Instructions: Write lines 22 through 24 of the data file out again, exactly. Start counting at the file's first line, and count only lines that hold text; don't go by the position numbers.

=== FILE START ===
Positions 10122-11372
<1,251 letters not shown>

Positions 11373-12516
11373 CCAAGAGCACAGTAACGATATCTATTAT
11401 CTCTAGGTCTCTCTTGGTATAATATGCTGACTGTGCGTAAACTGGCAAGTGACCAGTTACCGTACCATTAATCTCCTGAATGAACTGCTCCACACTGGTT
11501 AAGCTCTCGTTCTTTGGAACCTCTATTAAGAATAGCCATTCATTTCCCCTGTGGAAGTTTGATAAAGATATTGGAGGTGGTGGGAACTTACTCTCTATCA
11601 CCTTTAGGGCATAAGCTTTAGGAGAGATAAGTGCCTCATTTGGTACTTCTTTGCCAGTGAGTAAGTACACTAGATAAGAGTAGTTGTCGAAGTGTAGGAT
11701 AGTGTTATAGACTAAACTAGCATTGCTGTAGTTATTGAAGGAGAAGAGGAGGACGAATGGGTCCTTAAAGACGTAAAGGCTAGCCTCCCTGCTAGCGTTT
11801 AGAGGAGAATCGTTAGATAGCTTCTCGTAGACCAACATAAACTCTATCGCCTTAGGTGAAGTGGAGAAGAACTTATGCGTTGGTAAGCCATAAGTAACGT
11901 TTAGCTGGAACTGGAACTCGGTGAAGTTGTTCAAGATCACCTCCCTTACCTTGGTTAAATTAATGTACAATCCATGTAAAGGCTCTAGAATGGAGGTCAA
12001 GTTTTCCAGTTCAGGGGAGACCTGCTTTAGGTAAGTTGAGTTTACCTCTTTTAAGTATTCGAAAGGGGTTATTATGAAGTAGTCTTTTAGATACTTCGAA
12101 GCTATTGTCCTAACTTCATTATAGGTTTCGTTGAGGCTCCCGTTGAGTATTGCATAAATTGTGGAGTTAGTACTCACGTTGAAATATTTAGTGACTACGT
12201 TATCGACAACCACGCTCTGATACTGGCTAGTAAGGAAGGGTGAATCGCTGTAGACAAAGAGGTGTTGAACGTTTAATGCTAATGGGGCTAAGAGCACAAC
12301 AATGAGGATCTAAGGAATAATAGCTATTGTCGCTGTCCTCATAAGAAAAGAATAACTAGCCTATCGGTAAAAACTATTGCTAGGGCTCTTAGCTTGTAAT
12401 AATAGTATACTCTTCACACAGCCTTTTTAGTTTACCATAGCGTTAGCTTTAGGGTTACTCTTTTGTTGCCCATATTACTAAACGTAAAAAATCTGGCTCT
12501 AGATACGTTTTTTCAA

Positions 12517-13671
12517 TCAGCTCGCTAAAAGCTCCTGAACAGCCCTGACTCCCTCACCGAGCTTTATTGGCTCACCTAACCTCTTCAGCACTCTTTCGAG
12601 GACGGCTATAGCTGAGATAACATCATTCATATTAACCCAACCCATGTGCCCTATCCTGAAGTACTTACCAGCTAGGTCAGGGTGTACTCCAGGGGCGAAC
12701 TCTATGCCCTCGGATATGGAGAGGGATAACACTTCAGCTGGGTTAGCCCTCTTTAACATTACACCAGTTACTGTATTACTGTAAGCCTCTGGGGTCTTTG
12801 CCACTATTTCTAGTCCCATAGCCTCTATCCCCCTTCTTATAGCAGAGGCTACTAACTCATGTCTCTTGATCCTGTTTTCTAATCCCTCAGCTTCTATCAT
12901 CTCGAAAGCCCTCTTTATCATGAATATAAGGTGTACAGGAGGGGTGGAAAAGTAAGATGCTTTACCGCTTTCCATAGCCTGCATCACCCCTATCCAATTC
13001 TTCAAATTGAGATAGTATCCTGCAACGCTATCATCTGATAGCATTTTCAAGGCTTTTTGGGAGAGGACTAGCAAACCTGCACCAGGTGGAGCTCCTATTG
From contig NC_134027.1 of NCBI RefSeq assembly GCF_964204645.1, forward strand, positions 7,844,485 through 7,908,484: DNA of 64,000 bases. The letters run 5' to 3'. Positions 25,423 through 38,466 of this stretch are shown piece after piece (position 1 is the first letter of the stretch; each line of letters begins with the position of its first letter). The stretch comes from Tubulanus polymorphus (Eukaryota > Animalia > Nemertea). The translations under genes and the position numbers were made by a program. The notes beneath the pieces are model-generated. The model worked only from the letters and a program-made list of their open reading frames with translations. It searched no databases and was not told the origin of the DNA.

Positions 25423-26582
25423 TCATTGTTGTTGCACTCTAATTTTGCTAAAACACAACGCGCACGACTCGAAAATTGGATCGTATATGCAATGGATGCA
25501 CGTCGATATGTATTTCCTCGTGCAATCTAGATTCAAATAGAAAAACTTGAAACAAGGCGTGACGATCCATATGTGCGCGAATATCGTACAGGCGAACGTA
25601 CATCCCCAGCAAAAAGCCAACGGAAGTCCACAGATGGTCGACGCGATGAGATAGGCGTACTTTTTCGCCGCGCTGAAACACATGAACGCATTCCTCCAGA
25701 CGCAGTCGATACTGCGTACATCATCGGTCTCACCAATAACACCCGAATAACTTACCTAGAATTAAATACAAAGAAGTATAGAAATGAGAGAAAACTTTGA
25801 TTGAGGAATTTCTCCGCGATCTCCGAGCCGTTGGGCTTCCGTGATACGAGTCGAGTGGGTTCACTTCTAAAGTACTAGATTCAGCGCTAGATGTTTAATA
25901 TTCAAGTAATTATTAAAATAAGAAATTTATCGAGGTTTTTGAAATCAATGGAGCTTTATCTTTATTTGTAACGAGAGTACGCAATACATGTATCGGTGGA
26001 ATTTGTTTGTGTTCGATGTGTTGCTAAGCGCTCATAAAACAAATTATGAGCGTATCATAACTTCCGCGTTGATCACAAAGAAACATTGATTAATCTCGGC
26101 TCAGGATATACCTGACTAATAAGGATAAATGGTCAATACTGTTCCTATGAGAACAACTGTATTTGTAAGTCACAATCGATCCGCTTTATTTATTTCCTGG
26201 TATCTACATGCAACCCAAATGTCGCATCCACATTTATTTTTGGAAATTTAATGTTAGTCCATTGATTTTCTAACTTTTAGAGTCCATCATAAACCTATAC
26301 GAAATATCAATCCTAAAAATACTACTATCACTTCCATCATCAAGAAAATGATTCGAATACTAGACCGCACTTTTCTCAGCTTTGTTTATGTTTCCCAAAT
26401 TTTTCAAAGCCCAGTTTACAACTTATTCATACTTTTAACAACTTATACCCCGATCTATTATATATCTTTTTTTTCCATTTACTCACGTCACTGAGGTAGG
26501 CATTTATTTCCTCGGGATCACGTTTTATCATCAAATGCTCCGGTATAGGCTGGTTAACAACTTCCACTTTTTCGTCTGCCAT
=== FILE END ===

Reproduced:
12901 CTCGAAAGCCCTCTTTATCATGAATATAAGGTGTACAGGAGGGGTGGAAAAGTAAGATGCTTTACCGCTTTCCATAGCCTGCATCACCCCTATCCAATTC
13001 TTCAAATTGAGATAGTATCCTGCAACGCTATCATCTGATAGCATTTTCAAGGCTTTTTGGGAGAGGACTAGCAAACCTGCACCAGGTGGAGCTCCTATTG
From contig NC_134027.1 of NCBI RefSeq assembly GCF_964204645.1, forward strand, positions 7,844,485 through 7,908,484: DNA of 64,000 bases. The letters run 5' to 3'. Positions 25,423 through 38,466 of this stretch are shown piece after piece (position 1 is the first letter of the stretch; each line of letters begins with the position of its first letter). The stretch comes from Tubulanus polymorphus (Eukaryota > Animalia > Nemertea). The translations under genes and the position numbers were made by a program. The notes beneath the pieces are model-generated. The model worked only from the letters and a program-made list of their open reading frames with translations. It searched no databases and was not told the origin of the DNA.